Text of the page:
Local Nurse Sues Hospital After New Times Story on Medical Pot Ban

Phoenix New Times wrote about how a hospital threatened to fire Timothy Costello for using medical marijuana. Now, he's suing.EXPAND
Phoenix New Times wrote about how a hospital threatened to fire Timothy Costello for using medical marijuana. Now, he's suing.
Ali Swenson
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Valley ER nurse Timothy Costello is suing one of the biggest hospital systems in Maricopa County for its ban on employee medical marijuana use, just over a week after Phoenix New Times first wrote about his situation.

The lawsuit against Costello's employer, Valleywise Health, demands no monetary damages from the hospital. Instead, it seeks a judgment in court that the company's policy is unconstitutional, discriminatory, and in violation of state medical marijuana law.

The complaint filed Wednesday in Maricopa County Superior Court describes how the 42-year-old Costello got a medical marijuana card in December after deciding to stop taking prescription pills for his chronic back pain and trouble sleeping.

The Surprise resident and Air Force veteran told his boss at Maryvale's Valleywise Medical Center he was getting a medical card, hoping transparency would be the best policy. Instead, the company told him he'd be fired if he ever tested positive for marijuana metabolites, even if he only consumed cannabis outside of work.

Costello asked for more information, but Valleywise, which employs some 4,000 people across Maricopa County, didn't respond. He went to the state nursing board for advice, but it didn't give him a clear answer.

Afraid to use his new medical card but no longer wanting to take opiates or other prescription drugs, Costello has been relying on experimental methods to treat his ailments — severe back conditions spurring from a 2016 injury and difficulty sleeping from his time in the military.

After New Times' story last week, Costello contacted Joshua Carden, a cannabis attorney who was quoted in the piece, to seek help. Together, they filed the suit on Wednesday.

Carden said he's optimistic about his client's chances because of how Costello has approached the situation.

"Here's this guy who has worked hard, who has known the meaning of pain, he's known the meaning of service," Carden said. "He has gone about this in the most transparent and above-board and integrity-filled manner possible, and is someone that I think really represents what I would call the non-stereotyped user of medical marijuana. Although he hasn't even gotten to use it yet because of his integrity."

Carden said he is hoping for two judgments in the case.

First, he'll seek a ruling that discriminating against an employee for using medical marijuana is illegal under Arizona's 2010 Medical Marijuana Act, which clearly states an anti-discrimination policy.

Second, he'll ask the judge to strike down a law the State Legislature passed in 2011 allowing employers to fire someone without fear of retribution if the employee is in a "safety-sensitive" role and the employer has a "good faith belief" the staffer has been impaired during work hours.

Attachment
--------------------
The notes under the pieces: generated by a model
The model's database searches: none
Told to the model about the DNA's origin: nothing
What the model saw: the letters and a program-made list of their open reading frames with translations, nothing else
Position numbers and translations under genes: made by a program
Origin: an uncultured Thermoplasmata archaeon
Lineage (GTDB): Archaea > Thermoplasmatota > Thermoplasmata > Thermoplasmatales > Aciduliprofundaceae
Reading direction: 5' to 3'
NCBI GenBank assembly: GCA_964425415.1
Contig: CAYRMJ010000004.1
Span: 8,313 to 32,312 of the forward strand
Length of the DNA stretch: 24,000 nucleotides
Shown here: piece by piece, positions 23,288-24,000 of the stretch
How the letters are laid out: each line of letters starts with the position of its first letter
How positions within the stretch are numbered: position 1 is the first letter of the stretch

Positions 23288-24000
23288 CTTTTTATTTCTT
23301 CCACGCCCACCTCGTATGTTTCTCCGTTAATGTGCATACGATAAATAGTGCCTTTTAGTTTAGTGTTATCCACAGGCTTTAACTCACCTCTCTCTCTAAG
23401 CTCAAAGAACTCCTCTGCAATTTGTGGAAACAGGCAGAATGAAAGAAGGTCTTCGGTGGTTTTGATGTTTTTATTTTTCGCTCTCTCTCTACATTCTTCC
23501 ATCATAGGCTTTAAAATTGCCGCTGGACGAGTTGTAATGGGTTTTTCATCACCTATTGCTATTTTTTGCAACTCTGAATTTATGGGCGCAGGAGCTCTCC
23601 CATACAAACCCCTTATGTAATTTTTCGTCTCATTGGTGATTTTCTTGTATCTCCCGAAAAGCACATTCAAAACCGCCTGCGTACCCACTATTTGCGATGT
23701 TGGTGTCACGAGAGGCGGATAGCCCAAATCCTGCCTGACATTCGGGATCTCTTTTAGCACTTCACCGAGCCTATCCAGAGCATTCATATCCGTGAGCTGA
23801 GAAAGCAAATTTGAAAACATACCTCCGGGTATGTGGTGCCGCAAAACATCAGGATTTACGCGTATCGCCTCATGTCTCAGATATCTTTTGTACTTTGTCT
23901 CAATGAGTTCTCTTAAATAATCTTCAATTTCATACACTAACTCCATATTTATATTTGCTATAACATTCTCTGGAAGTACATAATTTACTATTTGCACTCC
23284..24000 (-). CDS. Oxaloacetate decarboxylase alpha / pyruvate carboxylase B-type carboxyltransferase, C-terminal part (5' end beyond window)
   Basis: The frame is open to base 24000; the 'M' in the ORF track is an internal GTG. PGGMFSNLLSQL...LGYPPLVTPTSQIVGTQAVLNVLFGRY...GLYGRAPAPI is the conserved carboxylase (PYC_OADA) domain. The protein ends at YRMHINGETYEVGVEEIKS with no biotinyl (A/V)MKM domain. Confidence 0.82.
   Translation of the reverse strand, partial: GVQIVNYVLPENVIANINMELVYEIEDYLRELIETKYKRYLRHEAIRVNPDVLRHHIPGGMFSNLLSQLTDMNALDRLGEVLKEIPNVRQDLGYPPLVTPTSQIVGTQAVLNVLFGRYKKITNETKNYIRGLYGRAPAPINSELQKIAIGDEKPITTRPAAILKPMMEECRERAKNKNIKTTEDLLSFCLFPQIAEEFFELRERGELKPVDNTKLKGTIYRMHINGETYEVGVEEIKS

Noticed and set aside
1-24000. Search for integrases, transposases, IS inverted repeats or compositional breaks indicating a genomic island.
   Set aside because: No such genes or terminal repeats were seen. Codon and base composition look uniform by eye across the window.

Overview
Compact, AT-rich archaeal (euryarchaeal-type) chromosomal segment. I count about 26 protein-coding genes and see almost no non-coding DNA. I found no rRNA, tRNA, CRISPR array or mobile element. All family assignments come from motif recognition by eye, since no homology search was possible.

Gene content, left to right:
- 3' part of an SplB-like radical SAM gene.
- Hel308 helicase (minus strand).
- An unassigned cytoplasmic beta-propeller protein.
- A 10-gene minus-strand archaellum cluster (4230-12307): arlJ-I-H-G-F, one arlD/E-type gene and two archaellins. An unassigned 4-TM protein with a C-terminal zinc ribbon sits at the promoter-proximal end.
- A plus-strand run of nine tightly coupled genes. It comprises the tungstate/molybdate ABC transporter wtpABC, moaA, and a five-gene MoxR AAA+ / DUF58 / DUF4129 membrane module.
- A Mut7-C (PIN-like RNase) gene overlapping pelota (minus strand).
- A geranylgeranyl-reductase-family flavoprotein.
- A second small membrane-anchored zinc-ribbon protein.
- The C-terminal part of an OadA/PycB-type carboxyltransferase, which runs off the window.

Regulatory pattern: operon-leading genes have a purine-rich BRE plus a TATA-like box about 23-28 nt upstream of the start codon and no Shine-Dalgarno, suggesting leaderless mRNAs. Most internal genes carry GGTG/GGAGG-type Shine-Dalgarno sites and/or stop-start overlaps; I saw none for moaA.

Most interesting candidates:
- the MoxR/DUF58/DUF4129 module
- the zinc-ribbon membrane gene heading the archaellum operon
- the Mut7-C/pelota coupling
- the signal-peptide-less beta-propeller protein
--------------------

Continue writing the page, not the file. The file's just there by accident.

Carden argues that law, HB 2541, is unconstitutional under the state's 1998 Voter Protection Act because it doesn't further the purpose of the original, voter-passed medical marijuana law.

The suit doesn't seek monetary damages, Carden explained, because Costello has not yet used medical cannabis and is still working for Valleywise Health.

"Tim's not going to lose his job over this," Carden said. "He's asking the court to make a ruling in advance so that he doesn't have to suffer any damages, and I think that's a very intelligent way to approach this."

The case follows several other high-profile medical marijuana employment cases in Arizona in recent years.

In 2018, the Arizona Supreme Court struck down a law that criminalized medical marijuana on college campuses, saying it went against the intentions of the state's medical marijuana law.

And in 2019, after an Arizona Walmart fired an employee for marijuana use, Carden helped the patient win a civil rights case against Walmart, arguing the company had no reason to believe the employee was impaired or in possession of marijuana at work.

Carden says Costello's case is unique because it offers a direct opportunity to question the constitutionality of the "safety-sensitive" provision that many employers rely on to maintain policies against medical marijuana.

It's also unique because the facts of the case are not disputed. That means a trial is likely to happen quickly, Carden said. He estimated there could be a ruling by mid-spring.

Because of its statewide significance, the case is likely to be appealed no matter the result — and could then be fast-tracked to the highest court in the state, according to Carden. There, it could set precedent and strike down a law that many employers across Arizona have written into their policies.

"There's no other case that I've ever worked on that I would say had a shot at going straight to the Arizona Supreme Court," Carden said. "This one has a possibility of that."

Costello said while this started as a personal employment issue, it's evolved from that now.

"This is definitely not about me anymore," he said. "This is about Arizona law and allowing people treatment that need it."

Michael Murphy, a spokesman for Valleywise Health, said he couldn't comment on pending litigation.

Read the full complaint below:

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